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The Hideout

The Hideout

by Sigrid Heuck, Rika Lesser (Translator)

Editorial Reviews

Publishers Weekly - Publisher's Weekly
Heuck gracefully melds elements of fantasy and realism in another book (see Naomi's Road, above) about children and war. Rebecca is discovered alone, unable to remember her last name or anything about her parents. It is the middle of World War II, and the authorities send her off to an orphanage, but circumstances bring her to a cornfield, where she meets Sami. He hides in the field, living off the milky kernels, worried that he'll be taken off to the camps as his mother was. Sami possesses a rare imagination, able to transform their surroundings into mythical kingdoms with his stories. Even after she lives at the orphanage, Rebecca visits Sami and shares his concern about the camps, without knowing what she fears. The mouse-kings and rich meals the children imagine are far more real to them than battles and air raids; Heuck successfully projects an oddly innocent, surprisingly intuitive portrayal of war, through the eyes of a child. Ages 11-up. (March)
School Library Journal
Gr 5-8 Rebecca, a young German girl found among bombing ruins so shell shocked that she can remember only her first name, is sent to an orphanage where she escapes her unhappiness through fantasy adventures that Sami, an older boy who is hiding out in a bomb crater in a cornfield, shares with her. As the withdrawing German front draws nearer, and fighting around them escalates, the children intensify their fantasy in which they find warmth, food, and security. When back in the orphanage, Rebecca maintains her link with Sami through the cornhusk doll he gives her. This is an unusual war story. The war is seen only from the point of view of a young child. Unfortunately it frequently takes the didactic tone one might use when dealing with a young child. The children's fantasy journeys are overly allegorical and heavy-handed in preaching about selfishness and arguing as a cause for war. The abrupt ending which tidies everything up neatly cheats readers with its pat solutions. There is much to appeal to young readers herea mistreated orphan, her love for her doll, and her friendship with the somewhat mysterious Sami. However, the apparent age gap between the protagonist and the intended audience, the didacticism, and the lack of any real resolution will limit the success of this book in most collections. Louise L. Sherman, Anna C. Scott School, Leonia, N.J.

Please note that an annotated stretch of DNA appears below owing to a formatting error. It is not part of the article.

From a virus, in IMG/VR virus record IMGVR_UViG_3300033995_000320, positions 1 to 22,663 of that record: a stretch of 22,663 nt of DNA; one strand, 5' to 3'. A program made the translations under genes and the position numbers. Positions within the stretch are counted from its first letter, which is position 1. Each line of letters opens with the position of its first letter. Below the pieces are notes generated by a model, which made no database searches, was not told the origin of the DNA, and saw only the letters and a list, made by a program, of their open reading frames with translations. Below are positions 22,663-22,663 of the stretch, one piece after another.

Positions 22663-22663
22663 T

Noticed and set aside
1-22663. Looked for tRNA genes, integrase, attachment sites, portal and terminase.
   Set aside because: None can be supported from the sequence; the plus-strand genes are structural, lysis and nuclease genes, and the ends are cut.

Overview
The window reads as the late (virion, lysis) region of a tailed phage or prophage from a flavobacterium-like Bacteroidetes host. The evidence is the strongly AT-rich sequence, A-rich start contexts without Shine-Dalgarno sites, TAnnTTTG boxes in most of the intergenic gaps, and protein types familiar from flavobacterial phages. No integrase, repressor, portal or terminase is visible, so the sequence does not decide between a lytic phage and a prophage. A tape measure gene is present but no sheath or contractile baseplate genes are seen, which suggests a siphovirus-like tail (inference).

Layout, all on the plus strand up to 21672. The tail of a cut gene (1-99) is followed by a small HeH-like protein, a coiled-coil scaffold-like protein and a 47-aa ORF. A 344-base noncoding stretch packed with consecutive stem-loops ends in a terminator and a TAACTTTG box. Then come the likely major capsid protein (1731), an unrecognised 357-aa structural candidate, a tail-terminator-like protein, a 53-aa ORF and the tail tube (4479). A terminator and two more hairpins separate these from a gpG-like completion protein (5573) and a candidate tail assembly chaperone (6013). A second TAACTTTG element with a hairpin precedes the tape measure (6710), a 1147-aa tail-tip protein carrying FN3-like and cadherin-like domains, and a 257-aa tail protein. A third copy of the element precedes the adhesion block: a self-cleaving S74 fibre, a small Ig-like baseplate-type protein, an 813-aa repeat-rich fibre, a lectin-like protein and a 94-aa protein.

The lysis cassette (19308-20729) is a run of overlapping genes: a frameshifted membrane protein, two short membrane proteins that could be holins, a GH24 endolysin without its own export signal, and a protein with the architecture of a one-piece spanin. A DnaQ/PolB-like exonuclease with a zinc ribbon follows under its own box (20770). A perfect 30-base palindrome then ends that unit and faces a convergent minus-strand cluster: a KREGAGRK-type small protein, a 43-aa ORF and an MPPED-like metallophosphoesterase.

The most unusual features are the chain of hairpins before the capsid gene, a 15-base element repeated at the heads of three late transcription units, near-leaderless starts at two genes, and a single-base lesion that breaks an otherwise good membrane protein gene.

Product Details

Penguin Group (USA) Incorporated
Publication date:
Edition description:
1st ed
Product dimensions:
0.10(w) x 0.10(h) x 0.10(d)
Age Range:
11 Years

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